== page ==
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Yee Joon Kim, Marcia Grabowecky, Satoru Suzuki, Nava Rubin; Bistability of flicker vs. rotational apparent motion: Psychophysics and steady-state visual evoked potentials (SSVEP). Journal of Vision 2009;9(8):675. doi: 10.1167/9.8.675.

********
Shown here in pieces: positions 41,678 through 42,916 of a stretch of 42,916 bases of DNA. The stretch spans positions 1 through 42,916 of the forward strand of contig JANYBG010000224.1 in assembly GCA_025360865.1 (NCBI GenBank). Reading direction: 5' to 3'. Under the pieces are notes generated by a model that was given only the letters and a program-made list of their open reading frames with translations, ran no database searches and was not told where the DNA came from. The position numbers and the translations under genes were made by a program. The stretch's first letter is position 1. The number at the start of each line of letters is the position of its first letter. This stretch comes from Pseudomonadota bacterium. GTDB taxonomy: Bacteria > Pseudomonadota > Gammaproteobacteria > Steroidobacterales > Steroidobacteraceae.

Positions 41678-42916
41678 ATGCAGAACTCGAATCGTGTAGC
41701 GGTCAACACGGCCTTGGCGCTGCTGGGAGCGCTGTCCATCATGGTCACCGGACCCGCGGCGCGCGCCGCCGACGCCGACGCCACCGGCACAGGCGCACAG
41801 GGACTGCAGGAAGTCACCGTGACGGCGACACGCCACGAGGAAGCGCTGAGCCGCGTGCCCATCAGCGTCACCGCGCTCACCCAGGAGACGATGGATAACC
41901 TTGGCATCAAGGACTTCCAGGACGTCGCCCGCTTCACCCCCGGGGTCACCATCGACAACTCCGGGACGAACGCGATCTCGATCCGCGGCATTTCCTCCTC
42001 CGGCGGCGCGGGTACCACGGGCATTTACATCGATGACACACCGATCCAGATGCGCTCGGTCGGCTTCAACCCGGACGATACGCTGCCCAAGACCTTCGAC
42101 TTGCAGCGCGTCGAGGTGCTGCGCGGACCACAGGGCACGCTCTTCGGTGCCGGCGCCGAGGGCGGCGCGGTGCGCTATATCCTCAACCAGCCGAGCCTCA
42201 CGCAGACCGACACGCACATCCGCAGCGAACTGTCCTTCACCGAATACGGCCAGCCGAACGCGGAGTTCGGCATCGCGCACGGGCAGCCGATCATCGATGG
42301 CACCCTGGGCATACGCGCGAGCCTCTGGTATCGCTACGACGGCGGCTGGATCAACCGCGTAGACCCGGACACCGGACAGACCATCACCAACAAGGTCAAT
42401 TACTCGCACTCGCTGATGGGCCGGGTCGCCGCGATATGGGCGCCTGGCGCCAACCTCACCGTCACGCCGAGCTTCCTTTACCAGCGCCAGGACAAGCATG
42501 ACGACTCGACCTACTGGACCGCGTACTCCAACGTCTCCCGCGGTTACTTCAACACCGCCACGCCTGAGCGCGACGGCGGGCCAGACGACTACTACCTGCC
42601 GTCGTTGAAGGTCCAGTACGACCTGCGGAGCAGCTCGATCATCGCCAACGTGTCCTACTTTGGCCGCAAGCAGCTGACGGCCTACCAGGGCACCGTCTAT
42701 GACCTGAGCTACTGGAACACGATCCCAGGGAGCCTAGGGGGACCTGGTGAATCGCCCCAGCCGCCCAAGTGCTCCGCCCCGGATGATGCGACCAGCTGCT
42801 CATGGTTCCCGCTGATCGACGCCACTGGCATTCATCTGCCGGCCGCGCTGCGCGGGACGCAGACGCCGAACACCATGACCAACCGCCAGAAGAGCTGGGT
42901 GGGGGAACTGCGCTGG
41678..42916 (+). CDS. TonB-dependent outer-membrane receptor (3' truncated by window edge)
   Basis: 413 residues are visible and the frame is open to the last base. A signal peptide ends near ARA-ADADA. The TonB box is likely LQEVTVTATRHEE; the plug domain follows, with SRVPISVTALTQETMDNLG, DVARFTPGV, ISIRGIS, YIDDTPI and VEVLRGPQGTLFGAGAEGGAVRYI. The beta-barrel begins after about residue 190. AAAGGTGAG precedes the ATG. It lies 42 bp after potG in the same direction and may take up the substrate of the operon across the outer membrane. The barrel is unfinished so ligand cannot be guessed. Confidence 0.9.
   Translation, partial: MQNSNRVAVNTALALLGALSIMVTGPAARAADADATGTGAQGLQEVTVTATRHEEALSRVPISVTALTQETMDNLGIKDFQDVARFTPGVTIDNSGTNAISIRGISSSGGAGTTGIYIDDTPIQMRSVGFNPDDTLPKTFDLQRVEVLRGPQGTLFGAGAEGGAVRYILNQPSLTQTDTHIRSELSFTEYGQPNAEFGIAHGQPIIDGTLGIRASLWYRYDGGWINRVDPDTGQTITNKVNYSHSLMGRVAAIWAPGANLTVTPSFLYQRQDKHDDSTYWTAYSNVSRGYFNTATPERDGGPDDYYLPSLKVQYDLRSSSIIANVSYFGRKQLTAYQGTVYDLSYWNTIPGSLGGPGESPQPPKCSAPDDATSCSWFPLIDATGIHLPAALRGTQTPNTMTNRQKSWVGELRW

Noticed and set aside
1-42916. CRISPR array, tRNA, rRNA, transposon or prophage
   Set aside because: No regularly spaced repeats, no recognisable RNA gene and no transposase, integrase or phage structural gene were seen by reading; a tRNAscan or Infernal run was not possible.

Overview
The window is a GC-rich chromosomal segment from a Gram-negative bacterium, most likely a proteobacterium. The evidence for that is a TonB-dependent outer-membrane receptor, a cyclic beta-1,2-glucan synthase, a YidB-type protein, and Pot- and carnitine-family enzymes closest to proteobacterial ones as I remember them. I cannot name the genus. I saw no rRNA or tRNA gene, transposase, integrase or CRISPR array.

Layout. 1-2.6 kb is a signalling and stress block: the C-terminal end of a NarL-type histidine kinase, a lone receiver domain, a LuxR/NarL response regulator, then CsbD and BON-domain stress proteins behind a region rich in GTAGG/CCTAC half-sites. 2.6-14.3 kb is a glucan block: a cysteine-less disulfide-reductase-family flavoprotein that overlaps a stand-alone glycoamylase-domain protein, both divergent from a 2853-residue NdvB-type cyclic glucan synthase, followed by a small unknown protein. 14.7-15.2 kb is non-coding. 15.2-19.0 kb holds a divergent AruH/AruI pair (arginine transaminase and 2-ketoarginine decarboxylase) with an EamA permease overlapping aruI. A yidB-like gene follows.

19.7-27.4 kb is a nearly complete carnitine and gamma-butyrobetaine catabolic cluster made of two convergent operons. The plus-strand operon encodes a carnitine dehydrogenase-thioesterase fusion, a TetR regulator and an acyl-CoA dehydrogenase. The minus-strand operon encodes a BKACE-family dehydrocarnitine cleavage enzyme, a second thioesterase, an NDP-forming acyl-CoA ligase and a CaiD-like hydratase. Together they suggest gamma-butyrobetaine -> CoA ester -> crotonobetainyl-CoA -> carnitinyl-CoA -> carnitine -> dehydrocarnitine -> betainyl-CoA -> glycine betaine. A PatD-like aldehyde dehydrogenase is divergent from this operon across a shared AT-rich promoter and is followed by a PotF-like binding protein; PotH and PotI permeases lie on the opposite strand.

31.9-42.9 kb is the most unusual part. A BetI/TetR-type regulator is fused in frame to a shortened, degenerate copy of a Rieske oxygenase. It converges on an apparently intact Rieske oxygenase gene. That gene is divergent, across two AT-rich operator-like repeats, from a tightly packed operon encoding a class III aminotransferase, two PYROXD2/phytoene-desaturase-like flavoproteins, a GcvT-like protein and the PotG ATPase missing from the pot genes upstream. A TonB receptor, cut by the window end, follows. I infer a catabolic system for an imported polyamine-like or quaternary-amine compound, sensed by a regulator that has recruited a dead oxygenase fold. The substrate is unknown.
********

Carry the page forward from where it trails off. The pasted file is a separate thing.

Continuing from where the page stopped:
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A counter-phase flickering 8-arm radial pattern induces bi-stable alternations between perception of flicker (F) and rotational apparent motion (R). We studied the effect of stimulus parameters on the relative time spent seeing the rotational apparent motion, R/[R+F]. Results were then used to investigate how the averaged power spectra of steady-state visual evoked potentials (SSVEPs) in the stimulus-driven frequency bands varied as a function of the changing percept. Observers maintained the central fixation for the duration of each 1-min trial and continually indicated the periods of flicker perception and the periods of rotation perception by pressing buttons throughout a trial. In the behavioral experiment, two different contrasts, 80% and 100%, and four different flicker frequencies ranging from 2.5 Hz to 10 Hz were randomly intermixed in a factorial design. R/[R+F] increased as flicker frequency decreased, and as stimulus contrast decreased. Selecting (for each observer separately) parameters that induced approximately 50% rotational apparent motion, we recorded EEG and calculated SSVEP as a function of percept. The preliminary results suggest that SSVEP power at the 2nd harmonic of flicker frequency in posterior (occipital) electrodes changes according to perceptual state, yielding higher power during perception of flicker than during perception of rotational apparent motion. This is consistent with the phenomenological experience reported by observers, that the sense of flicker is reduced during periods of rotational apparent motion. Neurally, this could reflect greater phase locking in one perceptual state (F) than the other (R).
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